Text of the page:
Improved mine planning using geostatistics and fractal geometry for geologic modeling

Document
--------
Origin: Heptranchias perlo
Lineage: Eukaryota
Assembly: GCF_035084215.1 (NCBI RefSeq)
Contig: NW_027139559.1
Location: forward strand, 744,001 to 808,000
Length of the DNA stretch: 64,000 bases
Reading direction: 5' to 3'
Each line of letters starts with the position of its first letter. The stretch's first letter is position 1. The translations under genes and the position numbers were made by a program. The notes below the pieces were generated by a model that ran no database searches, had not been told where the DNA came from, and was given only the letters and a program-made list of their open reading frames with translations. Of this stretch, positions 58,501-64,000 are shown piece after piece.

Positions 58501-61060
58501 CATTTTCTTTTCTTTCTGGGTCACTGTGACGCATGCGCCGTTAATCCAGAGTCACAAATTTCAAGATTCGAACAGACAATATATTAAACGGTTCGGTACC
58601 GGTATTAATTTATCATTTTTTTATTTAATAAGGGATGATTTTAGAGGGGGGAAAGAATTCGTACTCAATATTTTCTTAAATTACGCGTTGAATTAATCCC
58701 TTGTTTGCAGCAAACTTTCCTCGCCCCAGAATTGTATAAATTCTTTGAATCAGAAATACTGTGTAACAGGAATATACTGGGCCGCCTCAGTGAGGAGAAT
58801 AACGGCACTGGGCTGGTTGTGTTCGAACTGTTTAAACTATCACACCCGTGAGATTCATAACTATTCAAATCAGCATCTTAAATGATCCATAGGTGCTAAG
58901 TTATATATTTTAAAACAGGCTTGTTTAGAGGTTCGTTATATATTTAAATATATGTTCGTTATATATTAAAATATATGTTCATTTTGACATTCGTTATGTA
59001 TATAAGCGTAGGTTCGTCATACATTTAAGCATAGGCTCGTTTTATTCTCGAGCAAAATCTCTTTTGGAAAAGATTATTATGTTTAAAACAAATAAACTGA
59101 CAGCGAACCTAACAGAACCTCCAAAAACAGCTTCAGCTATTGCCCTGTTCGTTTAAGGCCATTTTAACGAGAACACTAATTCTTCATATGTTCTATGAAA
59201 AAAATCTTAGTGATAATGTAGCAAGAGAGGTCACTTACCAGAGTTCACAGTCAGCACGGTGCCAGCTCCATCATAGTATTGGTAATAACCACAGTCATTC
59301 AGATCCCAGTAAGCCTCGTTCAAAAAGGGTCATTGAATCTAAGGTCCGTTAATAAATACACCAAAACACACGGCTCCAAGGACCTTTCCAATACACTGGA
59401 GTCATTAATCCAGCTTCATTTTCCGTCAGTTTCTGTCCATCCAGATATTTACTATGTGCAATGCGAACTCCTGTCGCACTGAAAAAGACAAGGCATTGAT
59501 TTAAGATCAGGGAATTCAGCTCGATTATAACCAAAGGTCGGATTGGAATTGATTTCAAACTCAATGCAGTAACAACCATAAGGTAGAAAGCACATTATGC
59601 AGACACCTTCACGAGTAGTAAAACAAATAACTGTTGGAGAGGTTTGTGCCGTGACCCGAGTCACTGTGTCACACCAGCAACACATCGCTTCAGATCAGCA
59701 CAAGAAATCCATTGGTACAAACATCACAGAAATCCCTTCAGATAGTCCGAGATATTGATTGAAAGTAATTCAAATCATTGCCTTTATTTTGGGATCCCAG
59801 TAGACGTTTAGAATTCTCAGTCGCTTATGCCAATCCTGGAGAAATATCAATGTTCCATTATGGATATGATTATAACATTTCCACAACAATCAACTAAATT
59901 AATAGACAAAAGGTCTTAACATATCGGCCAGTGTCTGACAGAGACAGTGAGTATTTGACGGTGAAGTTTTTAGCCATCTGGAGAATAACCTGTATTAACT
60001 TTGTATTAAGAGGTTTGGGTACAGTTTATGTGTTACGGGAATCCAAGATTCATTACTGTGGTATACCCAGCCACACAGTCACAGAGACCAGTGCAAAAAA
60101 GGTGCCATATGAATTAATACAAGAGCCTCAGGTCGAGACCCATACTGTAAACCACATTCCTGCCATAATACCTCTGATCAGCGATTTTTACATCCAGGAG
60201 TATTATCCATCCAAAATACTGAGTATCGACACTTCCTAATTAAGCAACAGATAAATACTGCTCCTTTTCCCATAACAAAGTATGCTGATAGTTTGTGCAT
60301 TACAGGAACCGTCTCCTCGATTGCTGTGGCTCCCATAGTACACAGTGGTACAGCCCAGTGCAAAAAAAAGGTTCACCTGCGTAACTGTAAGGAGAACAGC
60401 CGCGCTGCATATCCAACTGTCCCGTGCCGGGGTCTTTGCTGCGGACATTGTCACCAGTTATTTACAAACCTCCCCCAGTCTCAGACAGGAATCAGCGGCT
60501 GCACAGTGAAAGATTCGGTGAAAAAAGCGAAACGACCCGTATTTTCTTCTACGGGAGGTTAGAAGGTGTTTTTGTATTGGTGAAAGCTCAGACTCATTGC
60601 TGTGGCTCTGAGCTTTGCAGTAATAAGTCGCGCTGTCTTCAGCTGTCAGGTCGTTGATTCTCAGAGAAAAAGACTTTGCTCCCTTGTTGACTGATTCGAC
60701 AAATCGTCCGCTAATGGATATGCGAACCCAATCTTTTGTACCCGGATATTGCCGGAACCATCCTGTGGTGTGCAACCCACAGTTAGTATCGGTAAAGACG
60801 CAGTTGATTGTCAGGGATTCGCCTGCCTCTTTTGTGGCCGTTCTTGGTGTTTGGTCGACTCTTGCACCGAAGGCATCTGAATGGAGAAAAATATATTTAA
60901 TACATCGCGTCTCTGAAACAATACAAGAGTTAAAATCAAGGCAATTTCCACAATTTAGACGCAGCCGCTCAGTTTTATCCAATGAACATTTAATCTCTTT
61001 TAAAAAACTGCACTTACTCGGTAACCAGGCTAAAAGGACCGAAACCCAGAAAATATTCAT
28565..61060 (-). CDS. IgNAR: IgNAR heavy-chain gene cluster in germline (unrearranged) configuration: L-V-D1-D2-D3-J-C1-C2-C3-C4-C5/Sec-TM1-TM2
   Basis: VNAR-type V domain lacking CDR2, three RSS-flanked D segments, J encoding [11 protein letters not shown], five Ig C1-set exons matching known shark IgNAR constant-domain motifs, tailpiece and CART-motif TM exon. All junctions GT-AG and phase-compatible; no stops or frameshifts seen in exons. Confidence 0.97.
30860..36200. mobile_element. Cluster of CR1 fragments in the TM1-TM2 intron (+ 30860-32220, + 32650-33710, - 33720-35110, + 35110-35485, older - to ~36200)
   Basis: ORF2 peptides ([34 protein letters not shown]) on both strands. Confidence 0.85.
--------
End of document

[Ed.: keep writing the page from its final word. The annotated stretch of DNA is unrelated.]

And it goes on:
Abstract: In planning a mining operation, the geologic model of the orebody forms the basis for the layout of the development workings and for the eventual layout for the production mining. The problem faced by the mine planning and geology team is to determine what level of sampling is necessary in order to accurately construct the geologic model of the orebody such that mining can be done at a low cost and without surprises. This thesis summarizes techniques for orebody construction based on geostatistics. In addition to estimating the position of a surface from the available exploration drill hole data, the accuracy of the estimates is also obtained. An economic model is outlined which compares the cost of additional exploration drilling to the potential cost benefits that result from better location of the mine development and production workings, thus allowing the optimal level of exploration to be determined. Principles of fractal geometry are also used to simulate geologic surfaces, and to construct a model for estimating the amounts of ore loss and dilution that may occur as a result of the deviations of the geologic model from the true orebody surfaces. An economic model for determining the optimal level of sampling such that ore loss and waste rock dilution is minimized is also outlined. The use of the orebody construction techniques and the two economic models is illustrated using data from LKAB's Malmberget mine, Sweden.